Author's note: I had a narrator rolling about in my head and then after writing down what I could, I realized... this sounds really narcissistic as I'm kind of describing (in an overly flattering manner) myself. So instead I would encourage you to envision 'Clementine' from 'Eternal Sunshine of the Spotless Mind' or 'Ramona' from 'Scott Pilgrim vs The World' because I imagine it will make the following passages less awkward.
Additionally, it should be noted that I've been reading Steve Martin's 'Shopgirl' and thus have been thinking about things in a similar narrative.
She was difficult to ignore. Most women accomplished this trait with exceptionally long legs or strategically low cut blouses--she had neither. He supposed he could blame it on the manner in which she dressed--though it wasn't particularly outlandish, she had somehow managed to work in a good deal more color than most people manage. It made her stand out... As if Dorothy had returned to sepia-toned Kansas but retained her technicolor-hue. Her hair even, he was certain, was too brilliantly shaded to not have been 'colored after production' so to speak.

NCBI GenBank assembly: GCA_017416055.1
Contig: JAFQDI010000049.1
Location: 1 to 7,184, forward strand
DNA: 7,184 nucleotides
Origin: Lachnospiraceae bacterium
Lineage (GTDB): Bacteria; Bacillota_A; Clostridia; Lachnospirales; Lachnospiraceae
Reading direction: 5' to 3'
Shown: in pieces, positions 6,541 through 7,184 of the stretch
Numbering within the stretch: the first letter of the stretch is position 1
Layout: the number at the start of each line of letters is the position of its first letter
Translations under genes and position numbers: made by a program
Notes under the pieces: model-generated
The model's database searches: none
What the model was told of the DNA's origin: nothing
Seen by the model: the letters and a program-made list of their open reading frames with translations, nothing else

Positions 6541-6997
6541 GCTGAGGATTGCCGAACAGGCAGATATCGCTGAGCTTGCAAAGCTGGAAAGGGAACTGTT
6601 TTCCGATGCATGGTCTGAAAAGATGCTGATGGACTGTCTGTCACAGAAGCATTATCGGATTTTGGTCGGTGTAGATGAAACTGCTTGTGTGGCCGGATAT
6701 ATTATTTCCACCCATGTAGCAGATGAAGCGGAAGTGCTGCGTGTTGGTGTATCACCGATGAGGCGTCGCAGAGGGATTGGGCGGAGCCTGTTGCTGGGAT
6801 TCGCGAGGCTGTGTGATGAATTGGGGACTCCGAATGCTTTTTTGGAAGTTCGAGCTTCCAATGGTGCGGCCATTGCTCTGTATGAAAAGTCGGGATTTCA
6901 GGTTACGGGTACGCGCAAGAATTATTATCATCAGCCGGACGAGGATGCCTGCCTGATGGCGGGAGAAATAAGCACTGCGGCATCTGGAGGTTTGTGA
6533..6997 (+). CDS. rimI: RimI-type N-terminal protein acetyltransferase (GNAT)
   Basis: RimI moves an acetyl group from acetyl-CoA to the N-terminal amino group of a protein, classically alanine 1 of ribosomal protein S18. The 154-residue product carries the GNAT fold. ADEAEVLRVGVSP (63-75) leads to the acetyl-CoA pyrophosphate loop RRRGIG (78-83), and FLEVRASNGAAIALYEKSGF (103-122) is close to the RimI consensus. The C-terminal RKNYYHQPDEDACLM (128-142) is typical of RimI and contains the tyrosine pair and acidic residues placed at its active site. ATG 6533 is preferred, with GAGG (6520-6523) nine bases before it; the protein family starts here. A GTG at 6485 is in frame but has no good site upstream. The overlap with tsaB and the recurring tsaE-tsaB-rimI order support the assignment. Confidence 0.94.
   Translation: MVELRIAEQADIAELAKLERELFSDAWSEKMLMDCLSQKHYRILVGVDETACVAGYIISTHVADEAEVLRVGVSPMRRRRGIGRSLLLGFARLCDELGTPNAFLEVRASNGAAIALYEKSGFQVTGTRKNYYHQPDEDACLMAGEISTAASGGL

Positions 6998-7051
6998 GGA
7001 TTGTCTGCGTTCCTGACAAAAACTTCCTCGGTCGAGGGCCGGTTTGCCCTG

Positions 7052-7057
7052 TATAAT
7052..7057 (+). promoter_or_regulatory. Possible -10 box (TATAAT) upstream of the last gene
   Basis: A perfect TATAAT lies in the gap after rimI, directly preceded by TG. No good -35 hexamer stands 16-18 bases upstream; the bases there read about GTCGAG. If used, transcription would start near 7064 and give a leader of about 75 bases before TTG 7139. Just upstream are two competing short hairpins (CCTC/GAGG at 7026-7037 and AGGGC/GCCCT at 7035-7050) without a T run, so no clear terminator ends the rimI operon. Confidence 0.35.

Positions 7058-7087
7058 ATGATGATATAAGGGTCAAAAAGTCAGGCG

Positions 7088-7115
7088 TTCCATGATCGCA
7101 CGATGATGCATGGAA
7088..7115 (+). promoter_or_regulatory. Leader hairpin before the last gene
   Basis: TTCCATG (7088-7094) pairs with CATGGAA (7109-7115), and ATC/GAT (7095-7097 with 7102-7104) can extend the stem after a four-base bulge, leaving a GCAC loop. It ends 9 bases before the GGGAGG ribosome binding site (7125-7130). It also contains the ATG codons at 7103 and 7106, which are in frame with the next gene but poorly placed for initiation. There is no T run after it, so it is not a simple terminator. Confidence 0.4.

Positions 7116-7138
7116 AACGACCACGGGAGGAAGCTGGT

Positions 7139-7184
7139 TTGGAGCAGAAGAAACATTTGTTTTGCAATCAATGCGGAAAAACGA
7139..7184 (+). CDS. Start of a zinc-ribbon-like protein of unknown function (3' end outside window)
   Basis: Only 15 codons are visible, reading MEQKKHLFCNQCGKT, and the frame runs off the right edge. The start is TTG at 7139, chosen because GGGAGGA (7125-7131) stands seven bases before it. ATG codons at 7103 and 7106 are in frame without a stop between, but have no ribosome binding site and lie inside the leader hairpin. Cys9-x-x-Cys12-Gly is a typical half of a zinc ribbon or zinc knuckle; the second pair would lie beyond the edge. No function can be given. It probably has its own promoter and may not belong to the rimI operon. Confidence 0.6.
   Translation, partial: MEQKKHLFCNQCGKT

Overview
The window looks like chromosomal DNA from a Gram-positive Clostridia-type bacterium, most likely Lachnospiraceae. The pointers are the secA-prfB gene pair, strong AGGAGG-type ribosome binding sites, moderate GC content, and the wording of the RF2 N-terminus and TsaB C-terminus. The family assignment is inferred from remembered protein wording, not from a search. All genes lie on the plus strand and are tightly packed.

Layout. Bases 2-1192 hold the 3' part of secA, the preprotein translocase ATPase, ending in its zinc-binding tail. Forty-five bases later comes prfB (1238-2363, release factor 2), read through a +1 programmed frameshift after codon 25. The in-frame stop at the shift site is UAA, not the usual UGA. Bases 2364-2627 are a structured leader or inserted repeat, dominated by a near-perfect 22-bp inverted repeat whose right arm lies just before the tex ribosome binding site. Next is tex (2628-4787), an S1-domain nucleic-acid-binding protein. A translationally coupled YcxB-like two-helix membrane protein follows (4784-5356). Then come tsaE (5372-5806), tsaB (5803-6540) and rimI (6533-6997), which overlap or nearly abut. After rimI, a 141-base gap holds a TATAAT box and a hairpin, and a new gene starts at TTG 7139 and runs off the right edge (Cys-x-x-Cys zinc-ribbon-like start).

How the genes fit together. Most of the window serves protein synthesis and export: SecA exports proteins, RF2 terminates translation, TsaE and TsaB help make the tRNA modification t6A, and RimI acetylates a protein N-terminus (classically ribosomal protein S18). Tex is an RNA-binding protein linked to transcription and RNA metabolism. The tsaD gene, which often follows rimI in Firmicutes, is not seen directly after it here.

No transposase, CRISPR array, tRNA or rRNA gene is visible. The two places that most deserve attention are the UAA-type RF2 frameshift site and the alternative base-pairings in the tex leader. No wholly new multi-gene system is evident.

But that wasn't why he was staring. True, the shuttle from one gate to the other was a bleak ride, muted further by the fluorescent lights overhead and the soothing electronic voice that cooly announced each gate, so it was only logical that she would stand out. Yet there was something more than saturation to her; something about the mere way she chose to exert her existence that absolutely captivated him.